While Githegi grows Chillies, Martha Mutoni and Monica Njoroge are finding a lifeline in value addition of the crop. They trade under the brand Big Spoon Limited, selling locally and to exporters, exporting to the Asian market; with countries like India and Bahrain expressing insatiable demand for the product. Their products include chilli powder, chilli paste and chilli flakes among other dried products.

Their inspiration to value addition was drawn when they were farming chillies in Isinya, Kajiado County where exporters visited their farm every Friday to collect the produce. Some of the exporters requested them to be drying and the exporters would collect the dried chillies for grinding and exportation. “We began supplying 500 kilos every day to the exporters and increased to 1 tonne; we ran out of the produce and to be able continue meeting this lucrative demand, we began outsourcing from other farmers in Malindi, Isinya and Mwea. While doing this, three largest spices companies in Kenya approached us and we started supplying to them also,” Martha narrates.

A kilogram of fresh chillies retails between Ksh 70 to Ksh 80 while a grounded half a kilogram retails at Ksh. 380. The grounded chillies have a longer shelf, thus extending the selling period.

Many African farmers export raw produce, but there is a growing recognition that the next stage of economic growth requires ‘adding value’ to raw products and commodities. This will act as a mean of accelerating job creation, promote higher profit margins and returns on investment.

“Everything on this farm starts and ends with the management. If you have a management that understands the business and are passionate about it, there is nothing the company cannot overcome. We have had our knock offs especially at the beginning when the returns was a small profit which was heartbreaking. During Covid period our buyers also slashed the prices but we have also had time to strategize, deliberate and come up with plans that I can say have breathed a new life to our business. Passion and team work have brought us this far, “said Martha.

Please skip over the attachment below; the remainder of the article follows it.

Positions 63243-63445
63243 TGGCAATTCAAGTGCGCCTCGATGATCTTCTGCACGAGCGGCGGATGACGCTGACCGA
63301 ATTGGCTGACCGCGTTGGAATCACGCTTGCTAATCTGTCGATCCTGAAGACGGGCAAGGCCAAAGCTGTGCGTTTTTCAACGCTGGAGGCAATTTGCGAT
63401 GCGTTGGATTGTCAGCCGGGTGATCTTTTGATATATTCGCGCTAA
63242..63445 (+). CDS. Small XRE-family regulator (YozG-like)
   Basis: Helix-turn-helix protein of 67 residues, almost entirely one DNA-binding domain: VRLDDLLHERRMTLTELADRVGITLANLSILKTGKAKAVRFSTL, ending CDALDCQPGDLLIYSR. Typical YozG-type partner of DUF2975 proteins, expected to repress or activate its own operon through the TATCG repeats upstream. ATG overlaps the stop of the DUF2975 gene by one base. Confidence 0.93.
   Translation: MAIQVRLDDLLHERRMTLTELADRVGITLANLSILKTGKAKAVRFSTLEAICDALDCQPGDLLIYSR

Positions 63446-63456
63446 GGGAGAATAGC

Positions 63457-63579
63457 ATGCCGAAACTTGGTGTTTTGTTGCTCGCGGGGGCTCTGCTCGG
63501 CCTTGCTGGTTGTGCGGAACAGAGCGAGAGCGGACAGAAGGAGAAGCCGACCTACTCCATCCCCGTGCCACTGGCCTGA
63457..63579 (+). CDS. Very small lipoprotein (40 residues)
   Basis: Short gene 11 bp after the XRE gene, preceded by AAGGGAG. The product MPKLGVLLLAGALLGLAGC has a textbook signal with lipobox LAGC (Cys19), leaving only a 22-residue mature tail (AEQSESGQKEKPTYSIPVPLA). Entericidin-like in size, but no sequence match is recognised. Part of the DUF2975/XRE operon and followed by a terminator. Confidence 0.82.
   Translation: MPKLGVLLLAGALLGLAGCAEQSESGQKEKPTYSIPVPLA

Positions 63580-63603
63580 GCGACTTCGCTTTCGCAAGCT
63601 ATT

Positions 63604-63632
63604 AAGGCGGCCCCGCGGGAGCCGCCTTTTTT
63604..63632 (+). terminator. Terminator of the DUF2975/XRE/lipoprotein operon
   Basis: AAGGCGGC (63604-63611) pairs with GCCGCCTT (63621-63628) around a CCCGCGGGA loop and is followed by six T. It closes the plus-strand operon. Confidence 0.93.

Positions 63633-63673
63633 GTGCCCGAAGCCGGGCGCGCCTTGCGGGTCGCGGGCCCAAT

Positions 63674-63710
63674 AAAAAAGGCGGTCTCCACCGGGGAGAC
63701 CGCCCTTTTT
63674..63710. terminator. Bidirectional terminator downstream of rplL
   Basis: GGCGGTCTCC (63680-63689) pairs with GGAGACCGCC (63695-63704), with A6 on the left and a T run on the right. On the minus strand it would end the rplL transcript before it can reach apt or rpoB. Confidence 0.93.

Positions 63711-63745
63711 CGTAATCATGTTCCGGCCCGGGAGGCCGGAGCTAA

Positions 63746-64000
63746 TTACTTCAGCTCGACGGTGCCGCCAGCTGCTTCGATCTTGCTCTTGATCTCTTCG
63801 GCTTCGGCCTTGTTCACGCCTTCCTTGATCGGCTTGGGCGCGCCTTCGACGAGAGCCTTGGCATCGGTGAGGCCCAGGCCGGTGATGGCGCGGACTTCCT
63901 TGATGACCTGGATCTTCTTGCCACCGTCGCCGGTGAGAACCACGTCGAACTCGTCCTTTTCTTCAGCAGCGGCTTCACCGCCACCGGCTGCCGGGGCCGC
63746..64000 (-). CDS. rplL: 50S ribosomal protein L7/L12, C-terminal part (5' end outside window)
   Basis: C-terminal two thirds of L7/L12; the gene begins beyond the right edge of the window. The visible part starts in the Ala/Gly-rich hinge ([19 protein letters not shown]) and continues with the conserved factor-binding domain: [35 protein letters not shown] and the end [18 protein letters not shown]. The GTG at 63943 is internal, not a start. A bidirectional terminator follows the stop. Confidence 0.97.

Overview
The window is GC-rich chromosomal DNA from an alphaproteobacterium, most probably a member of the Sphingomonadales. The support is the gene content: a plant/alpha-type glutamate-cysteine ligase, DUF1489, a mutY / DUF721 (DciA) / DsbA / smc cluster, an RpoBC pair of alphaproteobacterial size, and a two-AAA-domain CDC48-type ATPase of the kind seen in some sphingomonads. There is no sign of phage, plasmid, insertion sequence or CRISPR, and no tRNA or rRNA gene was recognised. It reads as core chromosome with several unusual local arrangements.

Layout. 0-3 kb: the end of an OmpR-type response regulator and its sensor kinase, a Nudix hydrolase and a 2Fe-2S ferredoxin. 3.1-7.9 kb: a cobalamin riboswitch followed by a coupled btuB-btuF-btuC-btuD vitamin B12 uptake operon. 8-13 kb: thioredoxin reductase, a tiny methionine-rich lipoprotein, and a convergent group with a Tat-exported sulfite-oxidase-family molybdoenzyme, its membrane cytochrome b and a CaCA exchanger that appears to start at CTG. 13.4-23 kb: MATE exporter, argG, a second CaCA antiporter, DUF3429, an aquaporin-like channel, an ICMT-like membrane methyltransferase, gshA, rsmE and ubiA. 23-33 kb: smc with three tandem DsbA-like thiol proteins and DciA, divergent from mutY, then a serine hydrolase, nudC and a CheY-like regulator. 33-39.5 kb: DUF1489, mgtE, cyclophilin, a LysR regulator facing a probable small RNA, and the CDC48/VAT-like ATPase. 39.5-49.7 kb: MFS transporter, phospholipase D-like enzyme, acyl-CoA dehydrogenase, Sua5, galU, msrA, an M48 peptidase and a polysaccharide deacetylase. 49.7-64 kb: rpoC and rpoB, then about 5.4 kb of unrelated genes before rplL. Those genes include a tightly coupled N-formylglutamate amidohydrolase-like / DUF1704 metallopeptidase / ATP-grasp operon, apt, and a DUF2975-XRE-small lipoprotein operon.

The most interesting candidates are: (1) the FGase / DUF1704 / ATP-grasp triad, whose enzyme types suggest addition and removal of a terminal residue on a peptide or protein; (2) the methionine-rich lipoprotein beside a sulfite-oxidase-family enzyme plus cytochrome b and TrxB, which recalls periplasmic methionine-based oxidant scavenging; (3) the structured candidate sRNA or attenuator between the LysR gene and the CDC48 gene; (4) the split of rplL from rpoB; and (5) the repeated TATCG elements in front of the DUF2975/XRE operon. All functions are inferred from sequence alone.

“Our main aim was to master the art of value addition and we have lived to that. Our target in the coming years will be to start exporting. When in the export market we will be able to learn more and expand our business. Being exporters ourselves will enable us explore the market well, learn and grasp the various market dynamics rather than giving out the produce to someone else to sell for you. The market for value added products is there, and also if the trade pacts being signed by African leaders like the recently signed business pacts between Kenya and Tanzania can open up more market, it can really be encouraging to the African farmers,” Martha concluded.

Chilli is one of the crops that remain untapped despite its growing demand in both local and international markets. The fact that it is relatively easy to grow compared to many other crops is an added advantage especially to smallholder farmers.

Share This


Wordpress (0)
Disqus ( )
× Whatsapp us